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PLoS One. 2010; 5(12): e14329.
Published online 2010 December 15. doi:  10.1371/journal.pone.0014329
PMCID: PMC3002269

A New Troodontid Theropod Dinosaur from the Lower Cretaceous of Utah

Andrew Allen Farke, Editor



The theropod dinosaur family Troodontidae is known from the Upper Jurassic, Lower Cretaceous, and Upper Cretaceous of Asia and from the Upper Jurassic and Upper Cretaceous of North America. Before now no undisputed troodontids from North America have been reported from the Early Cretaceous.

Methodology/Principal Findings

Herein we describe a theropod maxilla from the Lower Cretaceous Cedar Mountain Formation of Utah and perform a phylogenetic analysis to determine its phylogenetic position. The specimen is distinctive enough to assign to a new genus and species, Geminiraptor suarezarum. Phylogenetic analysis places G. suarezarum within Troodontidae in an unresolved polytomy with Mei, Byronosaurus, Sinornithoides, Sinusonasus, and Troodon + (Saurornithoides + Zanabazar). Geminiraptor suarezarum uniquely exhibits extreme pneumatic inflation of the maxilla internal to the antorbital fossa such that the anterior maxilla has a triangular cross-section. Unlike troodontids more closely related to Troodon, G. suarezarum exhibits bony septa between the dental alveoli and a promaxillary foramen that is visible in lateral view.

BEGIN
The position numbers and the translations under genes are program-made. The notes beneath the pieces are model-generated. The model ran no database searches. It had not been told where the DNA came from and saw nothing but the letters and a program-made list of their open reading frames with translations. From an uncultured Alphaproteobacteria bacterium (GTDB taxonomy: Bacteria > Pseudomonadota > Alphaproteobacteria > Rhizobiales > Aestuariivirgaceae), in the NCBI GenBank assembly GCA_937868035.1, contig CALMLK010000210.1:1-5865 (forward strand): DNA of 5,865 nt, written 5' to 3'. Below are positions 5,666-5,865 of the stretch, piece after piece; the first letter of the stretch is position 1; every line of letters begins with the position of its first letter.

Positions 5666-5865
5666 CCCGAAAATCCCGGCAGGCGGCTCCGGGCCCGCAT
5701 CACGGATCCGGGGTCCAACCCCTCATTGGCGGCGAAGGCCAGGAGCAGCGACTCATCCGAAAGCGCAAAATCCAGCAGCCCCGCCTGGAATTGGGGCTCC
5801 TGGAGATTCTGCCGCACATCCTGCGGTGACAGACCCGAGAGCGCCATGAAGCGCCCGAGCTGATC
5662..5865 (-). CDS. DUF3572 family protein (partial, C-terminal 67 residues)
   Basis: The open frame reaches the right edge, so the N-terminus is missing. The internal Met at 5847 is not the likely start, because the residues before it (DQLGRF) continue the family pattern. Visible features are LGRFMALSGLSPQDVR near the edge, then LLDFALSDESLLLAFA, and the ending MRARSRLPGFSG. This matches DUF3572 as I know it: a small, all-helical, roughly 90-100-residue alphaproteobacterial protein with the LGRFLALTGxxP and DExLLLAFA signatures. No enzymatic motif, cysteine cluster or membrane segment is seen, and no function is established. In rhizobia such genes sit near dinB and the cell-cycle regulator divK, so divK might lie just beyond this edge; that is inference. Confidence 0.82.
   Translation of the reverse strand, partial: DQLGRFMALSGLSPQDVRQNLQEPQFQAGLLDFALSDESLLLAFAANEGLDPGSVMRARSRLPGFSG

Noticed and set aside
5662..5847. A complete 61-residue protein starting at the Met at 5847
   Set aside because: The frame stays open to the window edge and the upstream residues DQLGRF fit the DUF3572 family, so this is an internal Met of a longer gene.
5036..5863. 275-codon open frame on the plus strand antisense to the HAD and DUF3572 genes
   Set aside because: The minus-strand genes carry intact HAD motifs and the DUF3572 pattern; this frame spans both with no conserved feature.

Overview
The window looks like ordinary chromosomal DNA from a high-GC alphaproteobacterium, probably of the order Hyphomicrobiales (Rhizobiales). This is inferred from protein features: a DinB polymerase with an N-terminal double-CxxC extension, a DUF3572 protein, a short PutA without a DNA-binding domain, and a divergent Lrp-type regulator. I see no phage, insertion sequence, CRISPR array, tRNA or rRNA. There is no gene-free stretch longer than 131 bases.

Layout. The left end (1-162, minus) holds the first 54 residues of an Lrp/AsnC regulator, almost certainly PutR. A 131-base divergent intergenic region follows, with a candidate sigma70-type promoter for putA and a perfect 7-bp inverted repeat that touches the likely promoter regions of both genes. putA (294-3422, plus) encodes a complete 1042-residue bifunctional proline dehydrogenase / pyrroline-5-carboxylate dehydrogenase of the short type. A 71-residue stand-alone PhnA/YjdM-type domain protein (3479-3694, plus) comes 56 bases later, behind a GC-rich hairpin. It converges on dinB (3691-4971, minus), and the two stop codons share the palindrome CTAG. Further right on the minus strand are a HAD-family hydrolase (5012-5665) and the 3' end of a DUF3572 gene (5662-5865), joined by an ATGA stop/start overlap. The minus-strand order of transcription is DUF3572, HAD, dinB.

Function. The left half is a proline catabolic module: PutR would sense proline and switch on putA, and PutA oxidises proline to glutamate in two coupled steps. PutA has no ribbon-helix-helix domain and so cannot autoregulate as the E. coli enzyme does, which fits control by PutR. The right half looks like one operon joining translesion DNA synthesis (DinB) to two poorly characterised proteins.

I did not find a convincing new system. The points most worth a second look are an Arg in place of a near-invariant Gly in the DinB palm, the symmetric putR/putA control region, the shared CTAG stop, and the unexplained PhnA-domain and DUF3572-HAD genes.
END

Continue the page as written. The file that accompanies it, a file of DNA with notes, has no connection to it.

This is the first report of a North American troodontid from the Lower Cretaceous. It therefore contributes to a fuller understanding of troodontid biogeography through time. It also adds to the known dinosaurian fauna of the Cedar Mountain Formation.


The family Troodontidae and its sister family Dromaeosauridae make up the clade Deinonychosauria [1]. Deinonychosauria, the sister taxon to Avialae, is a member of the theropod clade Coelurosauria [1]. Members of Troodontidae are gracile bipeds with an enlarged ungual on the second toe of each foot. They have been reported from the Upper Jurassic and Lower Cretaceous of China [2][5], the Lower and Upper Cretaceous of Mongolia [6][9], and the Upper Cretaceous of North America [10]. A tooth from the Upper Jurassic Morrison Formation of Utah has been referred to Troodontidae [11], but this assignment has been questioned [1]. A coelurosaurian skeleton from the Morrison Formation of Wyoming is possibly troodontid [12], but to date a description has not been published. Before now, no description has been published of an undisputed troodontid from North American sediments that predate the Late Cretaceous. Here we report the discovery of a troodontid maxilla from the basal Cedar Mountain Formation (Lower Cretaceous, Barremian?) of Utah.


Phylogenetic Analysis